(5 out of 5 stars)
"My first introduction to Brahms' Requiem was when I played the second trumpet part as a freshman in my college orchestra. The recordings the library had, and consequently the ones I've heard (other than this one), are the Chicago/Levine and Atlanta/Shaw. This recording far surpasses both. The San Francisco performance is powerful in effect, yet restrained in sound. By this I don't mean it is quiet or lacking in any way. Rather, it doesn't have the air of "religious kitsch" (as Charles Rosen might put it) that the Chicago/Levine recording does. Blomstedt understands that Brahms wrote his requiem as a source of solace to the living and that it is supposed to be uplifting, not sad and slow. This understanding is especially clear in the fugue at the end of the third movement; Blomstedt's tempo is crisp while Levine's plods along like a turtle through molasses. The San Francisco basses on their pedal D don't overpower the rest of the orchestra and chorus like the Chicago basses do at times. The SF brass section has a very warm, round sound that still projects clearly, unlike the Chicago brass section which sounds like they are overplaying, resulting in a distorted sound. The SF chorus and soloists are also wonderful. I think overall the San Francisco recording is so good because it isn't pretentious. If you are looking for an excellent recording of the Brahms Requiem, this is the one to get!"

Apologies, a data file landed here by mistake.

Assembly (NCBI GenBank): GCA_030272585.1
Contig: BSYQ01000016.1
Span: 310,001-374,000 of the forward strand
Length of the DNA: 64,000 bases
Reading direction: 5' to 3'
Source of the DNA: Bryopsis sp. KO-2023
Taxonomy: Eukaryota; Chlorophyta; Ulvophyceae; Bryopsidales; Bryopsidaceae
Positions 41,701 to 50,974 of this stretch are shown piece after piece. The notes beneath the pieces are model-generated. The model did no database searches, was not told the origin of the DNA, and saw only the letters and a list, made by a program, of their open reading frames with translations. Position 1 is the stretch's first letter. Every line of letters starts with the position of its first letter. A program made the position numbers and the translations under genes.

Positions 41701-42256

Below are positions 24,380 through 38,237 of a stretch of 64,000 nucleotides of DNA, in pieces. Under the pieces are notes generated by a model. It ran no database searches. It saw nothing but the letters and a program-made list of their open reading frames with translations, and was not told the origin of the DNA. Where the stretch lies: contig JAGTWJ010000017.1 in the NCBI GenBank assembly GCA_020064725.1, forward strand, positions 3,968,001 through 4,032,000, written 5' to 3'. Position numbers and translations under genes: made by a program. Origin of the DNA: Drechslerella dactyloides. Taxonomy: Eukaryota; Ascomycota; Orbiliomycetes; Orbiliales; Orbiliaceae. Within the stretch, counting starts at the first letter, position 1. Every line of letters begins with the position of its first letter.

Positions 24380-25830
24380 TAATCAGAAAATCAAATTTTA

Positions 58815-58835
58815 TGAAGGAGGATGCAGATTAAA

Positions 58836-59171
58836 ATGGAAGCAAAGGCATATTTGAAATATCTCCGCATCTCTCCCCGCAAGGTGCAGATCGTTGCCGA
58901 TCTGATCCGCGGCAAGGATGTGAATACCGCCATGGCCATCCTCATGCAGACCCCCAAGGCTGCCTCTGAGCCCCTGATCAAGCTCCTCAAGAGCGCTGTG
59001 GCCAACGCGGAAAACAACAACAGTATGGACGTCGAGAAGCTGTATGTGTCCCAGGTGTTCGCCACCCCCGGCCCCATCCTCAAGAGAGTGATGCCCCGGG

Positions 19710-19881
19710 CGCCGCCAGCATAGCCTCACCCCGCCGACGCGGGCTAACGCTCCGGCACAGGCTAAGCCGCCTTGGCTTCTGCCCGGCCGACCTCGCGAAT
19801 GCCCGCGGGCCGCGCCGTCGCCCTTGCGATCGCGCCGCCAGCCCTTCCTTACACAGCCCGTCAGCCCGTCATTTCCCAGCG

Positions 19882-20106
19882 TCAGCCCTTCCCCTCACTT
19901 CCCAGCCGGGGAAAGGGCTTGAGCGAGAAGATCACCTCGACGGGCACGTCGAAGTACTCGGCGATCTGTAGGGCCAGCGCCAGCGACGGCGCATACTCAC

A very good recording
klavierspiel | TX, USA | 06/19/2003
(4 out of 5 stars)
"Blomstedt's recording with the forces of the San Francisco Symphony and Chorus emphasizes the consolatory side of Brahms' Requiem, keeping things moving effectively in music that can easily seem heavy and lugubrious. The second movement, a sort of funeral march in triple time, and the fourth, choral movement especially gain from this treatment.The two soloists in this recording, while not exactly liabilities, do not break from the rest of a pack that includes luminaries like Kiri te Kanawa and Sherrill Milnes among singers who have recorded these brief but important parts. Norberg-Schultz is a bit edgy in her high-lying solo and Wolfgang Holzmair sounds lightweight and occasionally is swamped by the massed choral and orchestral forces. Still, overall, this is a very good choice for a CD of this great choral work."
Bland interpretation but in good sound
Santa Fe Listener | Santa Fe, NM USA | 09/18/2005
(3 out of 5 stars)
"Blomstedt could be maddeningly inconistent, showing plenty of dynamism in some of his Decca recordings with San Francisco but then veering into utter neturality, as with this German Requiem. Nothing goes wrong, and the sound is very clear, but who cares? It takes reverence and drama to pull off this quintessentially Victorian work, and none of htat is present."